About us: We own the Wild Birds Unlimited nature shop in East Lansing, Michigan,
a store that provides a wide variety of supplies to help you enjoy the birdwatching hobby.

This blog was created to answer frequently asked questions & to share nature stories and photographs.
To contribute, email me at bloubird@gmail.com.

Monday, September 14, 2009

Why is the Titmouse Tongue So Short?

Many of the Cherokee legends are concerned with birds. Two of the more common birds observed year-round were the chickadee and the tufted titmouse. They named the chickadee tsïkïlilï', a word that imitates the bird’s call and the titmouse, Utsu'`gï, which means “topknot” because of its crested head.
The chickadees and the titmice are closely related, and act alot alike. In winter they forage together in loose, noisy flocks. It’s usually the saucy, loud titmice that takes the lead rather than the chickadees. The Cherokees admired the more subdued personality of the chickadee, feeling it was an honest messenger that accurately foretold the coming of an absent friend or unknown stranger or even an enemy. The titmouse was considered to be a false messenger. For them, it was “The bird that lies.”

These characteristics are embodied in their myth about a terrible ogress named U`tlun'ta, or Spearfinger. This monster could assume any shape or appearance but usually appeared as an old woman, “excepting that her whole body was covered with a skin as hard as a rock that no weapon could wound or penetrate, and that on her right hand she had a long, stony forefinger of bone, like an awl or spearhead, with which she stabbed everyone to whom she got near enough.” With her long finger she would extract the victim’s liver, his essence, and eat it.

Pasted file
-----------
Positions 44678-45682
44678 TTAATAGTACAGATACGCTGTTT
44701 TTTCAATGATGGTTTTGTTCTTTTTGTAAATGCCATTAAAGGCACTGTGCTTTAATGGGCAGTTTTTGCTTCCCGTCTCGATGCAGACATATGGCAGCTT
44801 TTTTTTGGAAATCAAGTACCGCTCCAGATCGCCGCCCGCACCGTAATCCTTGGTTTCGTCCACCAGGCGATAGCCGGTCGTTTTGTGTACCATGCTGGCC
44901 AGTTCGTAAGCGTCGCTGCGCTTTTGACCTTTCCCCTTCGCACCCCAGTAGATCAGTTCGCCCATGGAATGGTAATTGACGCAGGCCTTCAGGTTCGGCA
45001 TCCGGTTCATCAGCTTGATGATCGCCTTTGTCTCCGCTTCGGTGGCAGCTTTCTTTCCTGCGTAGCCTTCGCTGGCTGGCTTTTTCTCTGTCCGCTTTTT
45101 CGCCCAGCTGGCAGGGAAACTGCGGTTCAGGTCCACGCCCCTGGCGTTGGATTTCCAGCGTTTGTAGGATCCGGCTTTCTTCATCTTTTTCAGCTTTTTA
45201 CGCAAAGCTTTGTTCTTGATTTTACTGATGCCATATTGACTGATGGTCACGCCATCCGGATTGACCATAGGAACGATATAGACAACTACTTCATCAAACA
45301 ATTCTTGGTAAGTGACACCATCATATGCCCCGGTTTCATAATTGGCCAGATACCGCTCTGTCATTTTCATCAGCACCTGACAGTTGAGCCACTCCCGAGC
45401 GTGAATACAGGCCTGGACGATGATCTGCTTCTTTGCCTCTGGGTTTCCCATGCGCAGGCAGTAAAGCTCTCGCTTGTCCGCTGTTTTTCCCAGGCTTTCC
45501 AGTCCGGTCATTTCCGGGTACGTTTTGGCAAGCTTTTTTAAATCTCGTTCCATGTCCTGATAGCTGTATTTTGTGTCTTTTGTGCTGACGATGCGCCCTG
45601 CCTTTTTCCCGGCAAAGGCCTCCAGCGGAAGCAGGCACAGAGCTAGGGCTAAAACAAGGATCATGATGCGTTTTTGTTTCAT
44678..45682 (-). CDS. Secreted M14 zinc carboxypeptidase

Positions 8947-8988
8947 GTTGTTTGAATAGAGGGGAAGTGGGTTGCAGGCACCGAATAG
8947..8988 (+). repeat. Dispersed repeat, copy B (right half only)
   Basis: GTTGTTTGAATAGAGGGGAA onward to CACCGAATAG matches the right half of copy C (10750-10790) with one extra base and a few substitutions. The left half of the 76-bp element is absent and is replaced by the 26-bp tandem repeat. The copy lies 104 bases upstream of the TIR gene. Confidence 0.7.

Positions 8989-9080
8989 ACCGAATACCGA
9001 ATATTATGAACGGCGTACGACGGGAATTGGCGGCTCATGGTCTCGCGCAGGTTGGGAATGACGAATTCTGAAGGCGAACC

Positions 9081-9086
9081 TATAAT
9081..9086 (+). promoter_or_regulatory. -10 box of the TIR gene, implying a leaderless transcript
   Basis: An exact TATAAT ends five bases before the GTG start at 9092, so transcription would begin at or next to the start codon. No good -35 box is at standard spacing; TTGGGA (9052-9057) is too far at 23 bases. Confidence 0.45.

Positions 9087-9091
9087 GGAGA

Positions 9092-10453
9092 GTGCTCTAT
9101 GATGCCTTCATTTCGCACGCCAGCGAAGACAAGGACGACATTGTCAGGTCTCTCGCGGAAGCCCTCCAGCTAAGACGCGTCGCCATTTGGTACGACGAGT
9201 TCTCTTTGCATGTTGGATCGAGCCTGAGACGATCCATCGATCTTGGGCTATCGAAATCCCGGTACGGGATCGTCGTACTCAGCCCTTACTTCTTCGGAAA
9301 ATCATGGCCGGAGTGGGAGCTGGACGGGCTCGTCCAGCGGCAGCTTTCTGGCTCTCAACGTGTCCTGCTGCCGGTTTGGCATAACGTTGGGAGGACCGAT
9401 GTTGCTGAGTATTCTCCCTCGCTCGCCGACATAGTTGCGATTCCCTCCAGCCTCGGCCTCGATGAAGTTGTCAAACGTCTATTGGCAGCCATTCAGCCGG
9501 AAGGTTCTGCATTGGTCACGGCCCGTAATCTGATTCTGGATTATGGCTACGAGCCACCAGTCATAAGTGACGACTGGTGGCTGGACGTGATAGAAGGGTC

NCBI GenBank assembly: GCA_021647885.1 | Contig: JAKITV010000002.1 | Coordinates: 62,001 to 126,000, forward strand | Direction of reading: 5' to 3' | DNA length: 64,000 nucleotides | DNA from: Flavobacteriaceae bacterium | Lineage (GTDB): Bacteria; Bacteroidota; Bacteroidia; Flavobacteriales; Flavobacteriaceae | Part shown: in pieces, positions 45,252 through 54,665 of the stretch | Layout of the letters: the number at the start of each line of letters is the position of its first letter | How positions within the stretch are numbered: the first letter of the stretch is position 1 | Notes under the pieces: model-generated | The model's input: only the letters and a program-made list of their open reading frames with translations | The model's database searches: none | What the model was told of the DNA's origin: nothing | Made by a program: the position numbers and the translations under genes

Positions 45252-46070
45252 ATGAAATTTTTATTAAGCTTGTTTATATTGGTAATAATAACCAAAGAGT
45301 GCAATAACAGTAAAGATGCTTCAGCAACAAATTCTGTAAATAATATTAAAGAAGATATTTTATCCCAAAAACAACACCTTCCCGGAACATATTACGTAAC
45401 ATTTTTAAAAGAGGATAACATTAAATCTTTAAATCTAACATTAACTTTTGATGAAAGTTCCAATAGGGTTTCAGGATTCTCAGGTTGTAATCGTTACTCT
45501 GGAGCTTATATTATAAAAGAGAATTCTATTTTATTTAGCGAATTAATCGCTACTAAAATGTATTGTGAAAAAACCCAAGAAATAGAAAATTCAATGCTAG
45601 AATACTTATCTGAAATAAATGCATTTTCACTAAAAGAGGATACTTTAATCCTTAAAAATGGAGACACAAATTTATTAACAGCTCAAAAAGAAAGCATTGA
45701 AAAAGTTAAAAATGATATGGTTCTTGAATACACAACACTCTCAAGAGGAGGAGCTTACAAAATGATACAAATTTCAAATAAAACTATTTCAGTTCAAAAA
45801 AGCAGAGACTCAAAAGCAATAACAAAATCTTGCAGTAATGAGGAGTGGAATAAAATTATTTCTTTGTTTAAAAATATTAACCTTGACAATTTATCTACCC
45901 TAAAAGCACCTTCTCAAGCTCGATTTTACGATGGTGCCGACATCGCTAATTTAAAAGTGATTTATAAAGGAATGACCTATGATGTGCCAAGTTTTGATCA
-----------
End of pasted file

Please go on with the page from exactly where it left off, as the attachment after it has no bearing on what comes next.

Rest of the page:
After many tries, the Indians finally trapped Spearfinger in a deep pitfall, “but shoot as true and as often as they could, their arrows struck the stony mail of the witch only to be broken and fall useless at her feet, while she taunted them and tried to climb out of the pit to get at them.”

"They kept out of her way, but were only wasting their arrows when a small bird, Utsu'`gï, the titmouse, perched on a tree overhead and began to sing "un, un, un." They thought it was saying u'nahü', heart, meaning that they should aim at the heart of the stone witch. They directed their arrows where the heart should be, but the arrows only glanced off with the flint heads broken."
The Indians caught the titmouse and cut its tongue off, “so that ever since its tongue is short and everybody knows it is a liar.”

Then a chickadee quietly appeared and alighted upon the witch’s right hand as a signal of where her evil heart was actually located. An arrow directed there pierced the vital organ so that she fell dead. Ever since, for the Cherokees, the chickadee has been known as “The truth teller.”

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